King Lear: act 3 scene 4 notes

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revision King Lear
Act 3 Scene 4 notes
Kent urges Lear to seek shelter but he is reluctant to do so but eventually agrees and
tells the fool to enter the hovel first but he rushes out frightened by Mad Tom who
is Edgar in disguise who speaks of being tormented by the devil to give the impression
that he is mad. gloucester arrives and Edgar is scared that he will recognise him so he
puts on a exaggerated display of madness. gloucester doesn't recognise Edgar and
tells Lear to go back with him; they eventually go into the hovel.
madness- Lear sees mad Tom as a reflection of himself and he talks to Tom like
he is a philosopher showing he is confused. mad Tom pretends to be mad but he
is more sane than Lear.
disguise- Edgar is in disguise as Mad Tom to hide from his father and brother
suffering- Lear sees mad Tom suffer with cold and his madness and he realises
how little he has cared for the poor in the past.
kent- loyal to Lear and is trying to make him see sense
Gloucester- loyal to Lear and is fooled by Edgar's disguise
Edgar- disguised as Mad Tom fearful of being discovered when Gloucester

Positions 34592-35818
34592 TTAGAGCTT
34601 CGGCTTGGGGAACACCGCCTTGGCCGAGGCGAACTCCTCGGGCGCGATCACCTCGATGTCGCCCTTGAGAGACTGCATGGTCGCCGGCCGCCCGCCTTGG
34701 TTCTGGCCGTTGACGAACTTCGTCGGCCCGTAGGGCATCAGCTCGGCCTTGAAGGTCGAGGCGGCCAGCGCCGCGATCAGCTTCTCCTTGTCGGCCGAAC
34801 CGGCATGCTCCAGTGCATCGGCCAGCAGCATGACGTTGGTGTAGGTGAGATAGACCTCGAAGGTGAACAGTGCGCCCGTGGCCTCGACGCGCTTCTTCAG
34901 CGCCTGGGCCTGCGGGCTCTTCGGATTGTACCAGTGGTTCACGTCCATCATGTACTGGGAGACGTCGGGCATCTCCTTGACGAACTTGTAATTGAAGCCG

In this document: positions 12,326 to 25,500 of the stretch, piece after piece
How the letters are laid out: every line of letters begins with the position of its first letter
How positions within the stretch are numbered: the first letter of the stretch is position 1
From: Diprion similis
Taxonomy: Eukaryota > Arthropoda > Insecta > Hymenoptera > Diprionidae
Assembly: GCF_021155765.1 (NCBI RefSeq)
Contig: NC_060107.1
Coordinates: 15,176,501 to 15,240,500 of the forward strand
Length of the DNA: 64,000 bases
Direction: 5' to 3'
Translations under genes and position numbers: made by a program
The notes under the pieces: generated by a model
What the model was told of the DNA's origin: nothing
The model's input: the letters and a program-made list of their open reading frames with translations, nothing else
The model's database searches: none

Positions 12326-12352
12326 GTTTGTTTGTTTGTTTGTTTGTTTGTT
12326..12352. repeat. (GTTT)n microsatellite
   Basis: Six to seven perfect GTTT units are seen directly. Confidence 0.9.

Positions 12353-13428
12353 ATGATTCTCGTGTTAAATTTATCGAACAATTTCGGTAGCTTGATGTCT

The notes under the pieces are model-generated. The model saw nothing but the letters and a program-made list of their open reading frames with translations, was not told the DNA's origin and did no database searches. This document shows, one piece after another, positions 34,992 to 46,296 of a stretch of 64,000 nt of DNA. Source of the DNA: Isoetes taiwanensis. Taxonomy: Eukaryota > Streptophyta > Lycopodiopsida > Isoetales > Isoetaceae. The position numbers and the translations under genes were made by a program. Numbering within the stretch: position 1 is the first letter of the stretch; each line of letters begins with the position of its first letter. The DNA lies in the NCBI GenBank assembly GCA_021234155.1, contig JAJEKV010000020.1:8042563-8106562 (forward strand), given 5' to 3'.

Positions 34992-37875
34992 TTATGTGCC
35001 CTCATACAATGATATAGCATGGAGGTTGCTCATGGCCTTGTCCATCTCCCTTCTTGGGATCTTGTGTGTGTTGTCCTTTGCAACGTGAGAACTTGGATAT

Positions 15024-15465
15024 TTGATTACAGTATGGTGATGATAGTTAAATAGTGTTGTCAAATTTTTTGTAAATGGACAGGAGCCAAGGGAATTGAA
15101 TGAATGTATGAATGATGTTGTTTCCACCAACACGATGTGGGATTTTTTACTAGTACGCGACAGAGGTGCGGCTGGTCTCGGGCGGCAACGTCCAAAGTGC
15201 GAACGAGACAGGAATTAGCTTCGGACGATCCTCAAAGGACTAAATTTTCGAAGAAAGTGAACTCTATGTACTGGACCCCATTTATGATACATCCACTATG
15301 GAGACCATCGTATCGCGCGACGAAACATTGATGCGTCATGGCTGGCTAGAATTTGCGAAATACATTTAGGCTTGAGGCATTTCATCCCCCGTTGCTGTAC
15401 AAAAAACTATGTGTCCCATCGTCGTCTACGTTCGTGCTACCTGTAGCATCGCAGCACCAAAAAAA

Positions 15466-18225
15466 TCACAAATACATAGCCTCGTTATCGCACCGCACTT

appear. pretends to be mad but is one of the most sane characters of the play.
language features
"Tempest in my mind" metaphor Lear uses to compare his emotions to that of a
storm. tempest has connotations of chaos and evil which suggests Lear is very
confused reflecting his madness and that he feels he is not in control anymore.
this metaphor also links with the semantic field of weather.
lear has the longest turns and speaks in longer sentences however this doesn't
show his power anymore as it now shows his fits of madness and confusion
where his speech becomes disorganised.
edgar speaks in third person when talking about himself which shows a loss of
personality in order to convince Lear and the fool that he is mad. "Tom's a
cold" "Do poor Tome some charity."
dramatic irony throughout the scene as Edgar's disguised as mad Tom and none
of the characters recognise his real identity. the audience know that Edgar
isn't really mad but Lear is which gives the audience two pictures of what
madness is.


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